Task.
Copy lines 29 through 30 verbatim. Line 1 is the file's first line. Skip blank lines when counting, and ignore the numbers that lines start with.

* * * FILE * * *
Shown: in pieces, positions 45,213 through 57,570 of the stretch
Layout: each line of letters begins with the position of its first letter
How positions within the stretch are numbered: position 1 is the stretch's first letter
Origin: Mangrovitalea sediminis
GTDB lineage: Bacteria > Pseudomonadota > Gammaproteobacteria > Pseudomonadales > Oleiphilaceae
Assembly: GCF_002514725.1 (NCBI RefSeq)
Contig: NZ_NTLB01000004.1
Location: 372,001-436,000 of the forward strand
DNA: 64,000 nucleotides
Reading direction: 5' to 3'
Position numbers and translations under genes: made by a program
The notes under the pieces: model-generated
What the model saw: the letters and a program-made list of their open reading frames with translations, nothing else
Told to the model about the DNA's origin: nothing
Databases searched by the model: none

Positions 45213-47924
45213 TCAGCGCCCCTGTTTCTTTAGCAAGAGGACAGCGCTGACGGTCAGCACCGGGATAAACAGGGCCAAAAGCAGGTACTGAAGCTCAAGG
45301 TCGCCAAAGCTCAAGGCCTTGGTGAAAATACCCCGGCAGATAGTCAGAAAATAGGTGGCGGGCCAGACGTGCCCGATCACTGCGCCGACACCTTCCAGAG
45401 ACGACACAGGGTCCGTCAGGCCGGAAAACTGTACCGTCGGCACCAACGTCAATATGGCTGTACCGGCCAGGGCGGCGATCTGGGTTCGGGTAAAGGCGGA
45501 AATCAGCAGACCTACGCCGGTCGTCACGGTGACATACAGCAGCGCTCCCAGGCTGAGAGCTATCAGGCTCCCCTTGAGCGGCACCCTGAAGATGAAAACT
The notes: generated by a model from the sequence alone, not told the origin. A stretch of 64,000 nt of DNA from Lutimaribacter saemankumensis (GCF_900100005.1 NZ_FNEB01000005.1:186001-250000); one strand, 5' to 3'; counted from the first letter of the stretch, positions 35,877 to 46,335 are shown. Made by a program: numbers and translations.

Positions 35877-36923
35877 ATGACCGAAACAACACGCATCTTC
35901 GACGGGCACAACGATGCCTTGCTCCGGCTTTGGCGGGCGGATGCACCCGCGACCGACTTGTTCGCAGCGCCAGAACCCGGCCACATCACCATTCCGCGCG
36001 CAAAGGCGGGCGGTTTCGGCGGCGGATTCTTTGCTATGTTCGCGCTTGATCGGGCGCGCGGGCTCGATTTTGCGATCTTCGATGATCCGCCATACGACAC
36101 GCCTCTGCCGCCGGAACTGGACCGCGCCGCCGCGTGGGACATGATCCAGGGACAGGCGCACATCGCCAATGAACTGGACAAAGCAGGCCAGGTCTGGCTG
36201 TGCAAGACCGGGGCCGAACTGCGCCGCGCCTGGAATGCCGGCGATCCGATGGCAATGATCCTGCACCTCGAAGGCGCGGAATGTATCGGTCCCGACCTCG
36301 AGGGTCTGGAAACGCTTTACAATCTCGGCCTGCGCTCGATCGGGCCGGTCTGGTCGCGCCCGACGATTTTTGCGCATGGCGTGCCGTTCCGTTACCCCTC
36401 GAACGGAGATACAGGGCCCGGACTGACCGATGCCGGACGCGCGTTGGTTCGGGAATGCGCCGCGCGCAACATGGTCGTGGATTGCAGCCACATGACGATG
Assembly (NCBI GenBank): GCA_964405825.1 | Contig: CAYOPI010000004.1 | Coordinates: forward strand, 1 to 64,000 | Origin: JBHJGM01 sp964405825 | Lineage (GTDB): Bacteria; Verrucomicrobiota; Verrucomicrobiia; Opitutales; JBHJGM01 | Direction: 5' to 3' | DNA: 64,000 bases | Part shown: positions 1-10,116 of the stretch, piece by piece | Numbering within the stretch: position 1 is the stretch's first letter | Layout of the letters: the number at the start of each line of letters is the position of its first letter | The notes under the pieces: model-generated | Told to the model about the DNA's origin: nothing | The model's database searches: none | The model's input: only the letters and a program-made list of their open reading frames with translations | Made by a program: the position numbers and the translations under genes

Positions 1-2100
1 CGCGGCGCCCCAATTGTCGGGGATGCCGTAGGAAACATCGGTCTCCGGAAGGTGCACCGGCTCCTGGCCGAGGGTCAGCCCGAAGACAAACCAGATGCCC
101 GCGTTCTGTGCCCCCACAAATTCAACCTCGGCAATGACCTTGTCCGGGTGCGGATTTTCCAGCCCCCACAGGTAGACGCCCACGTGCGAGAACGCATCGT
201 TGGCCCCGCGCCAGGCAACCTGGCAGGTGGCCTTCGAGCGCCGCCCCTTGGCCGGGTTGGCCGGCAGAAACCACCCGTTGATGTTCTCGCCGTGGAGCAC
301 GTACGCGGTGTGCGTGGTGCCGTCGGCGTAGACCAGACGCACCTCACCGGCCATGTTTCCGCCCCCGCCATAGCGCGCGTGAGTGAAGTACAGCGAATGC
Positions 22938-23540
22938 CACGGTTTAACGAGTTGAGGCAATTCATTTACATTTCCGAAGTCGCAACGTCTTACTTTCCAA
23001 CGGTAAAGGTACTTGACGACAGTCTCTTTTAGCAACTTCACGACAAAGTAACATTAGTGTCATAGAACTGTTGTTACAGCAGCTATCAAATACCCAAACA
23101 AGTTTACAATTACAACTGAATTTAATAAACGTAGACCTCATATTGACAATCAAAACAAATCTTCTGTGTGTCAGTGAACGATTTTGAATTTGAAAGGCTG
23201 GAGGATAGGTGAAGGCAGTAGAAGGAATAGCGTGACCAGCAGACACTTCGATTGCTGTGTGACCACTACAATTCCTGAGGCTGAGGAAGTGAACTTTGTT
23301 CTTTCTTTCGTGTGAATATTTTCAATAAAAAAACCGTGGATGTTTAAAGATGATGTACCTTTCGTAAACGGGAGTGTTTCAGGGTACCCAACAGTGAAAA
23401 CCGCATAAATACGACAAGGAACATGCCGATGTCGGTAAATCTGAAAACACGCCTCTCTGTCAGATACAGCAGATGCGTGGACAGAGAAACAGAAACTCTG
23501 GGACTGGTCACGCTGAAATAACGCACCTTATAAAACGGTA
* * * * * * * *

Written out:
36401 GAACGGAGATACAGGGCCCGGACTGACCGATGCCGGACGCGCGTTGGTTCGGGAATGCGCCGCGCGCAACATGGTCGTGGATTGCAGCCACATGACGATG
Assembly (NCBI GenBank): GCA_964405825.1 | Contig: CAYOPI010000004.1 | Coordinates: forward strand, 1 to 64,000 | Origin: JBHJGM01 sp964405825 | Lineage (GTDB): Bacteria; Verrucomicrobiota; Verrucomicrobiia; Opitutales; JBHJGM01 | Direction: 5' to 3' | DNA: 64,000 bases | Part shown: positions 1-10,116 of the stretch, piece by piece | Numbering within the stretch: position 1 is the stretch's first letter | Layout of the letters: the number at the start of each line of letters is the position of its first letter | The notes under the pieces: model-generated | Told to the model about the DNA's origin: nothing | The model's database searches: none | The model's input: only the letters and a program-made list of their open reading frames with translations | Made by a program: the position numbers and the translations under genes